Over the last few months, I’ve been collecting and reading articles about bitcoins, a new virtual currency quite separate from any state reserve or central bank. It’s pretty interesting stuff and my New York colleague Jason Rockwood (Twitter | about.me) has written an excellent article on the subject of bitcoins, from which I’ve stolen the best bits (no pun intended).
First, what are bitcoins, from another Jason, Jason Calacanis:
Bitcoins are virtual coins in the form of a file that is stored on your device. [They] are created by a complex algorithm. Only 21M can be made by the year 2140. Your desktop bitcoin software can make bitcoins, but at this point the electricity and time it would take to produce a bitcoin is larger than the actual value of a bitcoin (your laptop might take five years to make one, and they currently trade at $6.70 per bitcoin. Bitcoin miners use super cheap GPUs (not CPUs) to create the coins, but as more people come online to make them, the algorithm adjusts so that one block can only be made every 10 minutes.
Highlights from Jason’s article:
Bitcoins are an emerging form of digital Peer-to-Peer currency that are attracting a lot of social commentary (think of bitcoin as a digital wallet that allows you to send money to someone else over the internet without a third party involved). The recent uptick in the value of bitcoin is stirring up many of the same arguments that were so hotly debated in the three-to-five years after the launch of Mosaic and Netscape. The comments and coverage from blogs, news, and social networks run the gamut from dystopian (bitcoin is evil and will cause a collapse of the world’s financial system) to utopian (bitcoin is the dawn of a new era of P2P finance and freedom). What makes these debates fascinating to a strategist is that having money involved has upped the ante, and tensions are running high. The ability to gain or lose vast sums of money is amplifying the core considerations around social media; suddenly this isn’t just about a Klout score, it’s about becoming a network-era tycoon. Looking at the debates around Bitcoin then can provide a good analogy for thinking about some core issues in social media. These debates matter because as public opinion crystalizes into law, the whole internet can be effected:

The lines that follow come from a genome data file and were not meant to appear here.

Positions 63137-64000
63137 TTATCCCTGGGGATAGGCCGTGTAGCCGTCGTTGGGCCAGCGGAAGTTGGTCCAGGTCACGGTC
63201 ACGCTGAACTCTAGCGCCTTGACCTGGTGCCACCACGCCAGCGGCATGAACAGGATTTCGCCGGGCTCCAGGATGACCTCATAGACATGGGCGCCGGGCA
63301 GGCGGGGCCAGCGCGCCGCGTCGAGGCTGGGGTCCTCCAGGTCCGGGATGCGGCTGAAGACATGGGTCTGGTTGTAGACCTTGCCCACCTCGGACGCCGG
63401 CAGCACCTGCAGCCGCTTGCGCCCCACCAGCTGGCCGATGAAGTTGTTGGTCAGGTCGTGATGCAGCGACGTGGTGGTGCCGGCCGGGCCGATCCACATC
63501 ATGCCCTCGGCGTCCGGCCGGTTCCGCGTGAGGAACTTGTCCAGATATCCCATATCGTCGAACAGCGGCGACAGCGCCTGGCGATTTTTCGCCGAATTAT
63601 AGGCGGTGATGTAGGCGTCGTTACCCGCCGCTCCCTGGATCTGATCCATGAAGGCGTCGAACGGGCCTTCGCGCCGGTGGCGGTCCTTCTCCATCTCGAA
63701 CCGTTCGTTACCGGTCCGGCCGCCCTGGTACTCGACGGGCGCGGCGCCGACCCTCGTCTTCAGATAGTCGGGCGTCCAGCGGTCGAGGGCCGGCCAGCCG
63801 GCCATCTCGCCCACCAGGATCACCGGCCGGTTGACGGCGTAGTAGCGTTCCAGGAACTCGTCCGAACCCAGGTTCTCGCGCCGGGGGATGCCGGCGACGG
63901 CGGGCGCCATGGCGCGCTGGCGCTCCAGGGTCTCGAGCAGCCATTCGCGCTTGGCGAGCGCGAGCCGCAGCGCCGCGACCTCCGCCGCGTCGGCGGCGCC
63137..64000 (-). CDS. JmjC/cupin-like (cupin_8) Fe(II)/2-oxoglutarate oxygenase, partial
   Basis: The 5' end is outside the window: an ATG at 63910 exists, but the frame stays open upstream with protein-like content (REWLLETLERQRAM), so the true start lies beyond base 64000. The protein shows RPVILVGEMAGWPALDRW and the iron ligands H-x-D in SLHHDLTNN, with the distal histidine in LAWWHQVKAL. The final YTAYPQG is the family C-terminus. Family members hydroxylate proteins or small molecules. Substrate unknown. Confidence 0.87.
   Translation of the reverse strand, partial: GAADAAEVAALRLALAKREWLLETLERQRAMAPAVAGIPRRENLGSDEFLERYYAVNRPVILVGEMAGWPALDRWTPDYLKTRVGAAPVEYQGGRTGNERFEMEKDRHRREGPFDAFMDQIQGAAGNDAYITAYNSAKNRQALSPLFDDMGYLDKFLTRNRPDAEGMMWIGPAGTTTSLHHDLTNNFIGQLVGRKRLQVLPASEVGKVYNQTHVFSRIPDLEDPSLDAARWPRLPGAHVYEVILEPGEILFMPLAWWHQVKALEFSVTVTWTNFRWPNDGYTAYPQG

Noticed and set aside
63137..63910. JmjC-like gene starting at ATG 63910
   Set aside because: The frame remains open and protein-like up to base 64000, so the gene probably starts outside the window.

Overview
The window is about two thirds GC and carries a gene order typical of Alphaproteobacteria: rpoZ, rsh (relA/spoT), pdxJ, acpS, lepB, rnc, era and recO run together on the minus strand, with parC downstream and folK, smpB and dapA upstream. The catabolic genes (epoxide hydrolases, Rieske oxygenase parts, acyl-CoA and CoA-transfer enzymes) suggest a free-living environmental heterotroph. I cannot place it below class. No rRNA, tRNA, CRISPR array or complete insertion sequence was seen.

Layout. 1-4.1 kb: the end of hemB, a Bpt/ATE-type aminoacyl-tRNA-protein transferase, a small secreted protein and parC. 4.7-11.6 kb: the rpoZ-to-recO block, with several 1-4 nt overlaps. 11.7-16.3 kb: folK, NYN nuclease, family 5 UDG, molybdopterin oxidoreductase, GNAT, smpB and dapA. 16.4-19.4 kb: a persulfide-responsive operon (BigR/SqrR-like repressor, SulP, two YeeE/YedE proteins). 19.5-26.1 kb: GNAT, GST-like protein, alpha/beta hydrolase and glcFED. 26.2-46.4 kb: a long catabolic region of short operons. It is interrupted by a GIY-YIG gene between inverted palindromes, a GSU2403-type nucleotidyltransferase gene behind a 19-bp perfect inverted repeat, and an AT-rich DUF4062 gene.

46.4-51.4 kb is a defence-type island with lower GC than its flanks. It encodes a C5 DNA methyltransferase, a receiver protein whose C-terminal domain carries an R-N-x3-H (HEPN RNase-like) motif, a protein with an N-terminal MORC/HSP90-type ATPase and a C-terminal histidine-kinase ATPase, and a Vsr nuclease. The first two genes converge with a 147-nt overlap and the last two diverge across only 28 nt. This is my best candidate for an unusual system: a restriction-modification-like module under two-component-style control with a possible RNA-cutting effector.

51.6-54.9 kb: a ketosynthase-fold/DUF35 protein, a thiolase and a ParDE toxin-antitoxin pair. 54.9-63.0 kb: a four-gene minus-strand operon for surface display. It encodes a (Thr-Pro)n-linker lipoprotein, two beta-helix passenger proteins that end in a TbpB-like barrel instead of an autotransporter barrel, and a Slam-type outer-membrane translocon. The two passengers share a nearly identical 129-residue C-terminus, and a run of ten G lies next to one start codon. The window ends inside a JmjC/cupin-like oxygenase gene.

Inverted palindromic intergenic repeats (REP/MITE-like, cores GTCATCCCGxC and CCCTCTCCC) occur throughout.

- First, bitcoins demonstrate a collective [and almost fundamental] desire for economic and personal freedom.
- Second, bitcoin is demonstrating the social dynamics around the successful adoption of emerging networks and systems. In the beginning, there is little awareness at all. Then the network is labeled fringe or for geeks only. Once the benefits begin to become apparent, those using the network begin to evangelize heavily
- Third, bitcoin provides yet more evidence that traditional institutions continue to be hammered by network technologies. At first it was just telecommunication, then it was media and publishing, then marketing, and now finance. Bitcoin is such a fascinating social topic not just because it’s a “new form of money” but because it represents a complete reworking of the financial system in a P2P model.
Ars Technica on a large bitcoin heist (via Parker, below)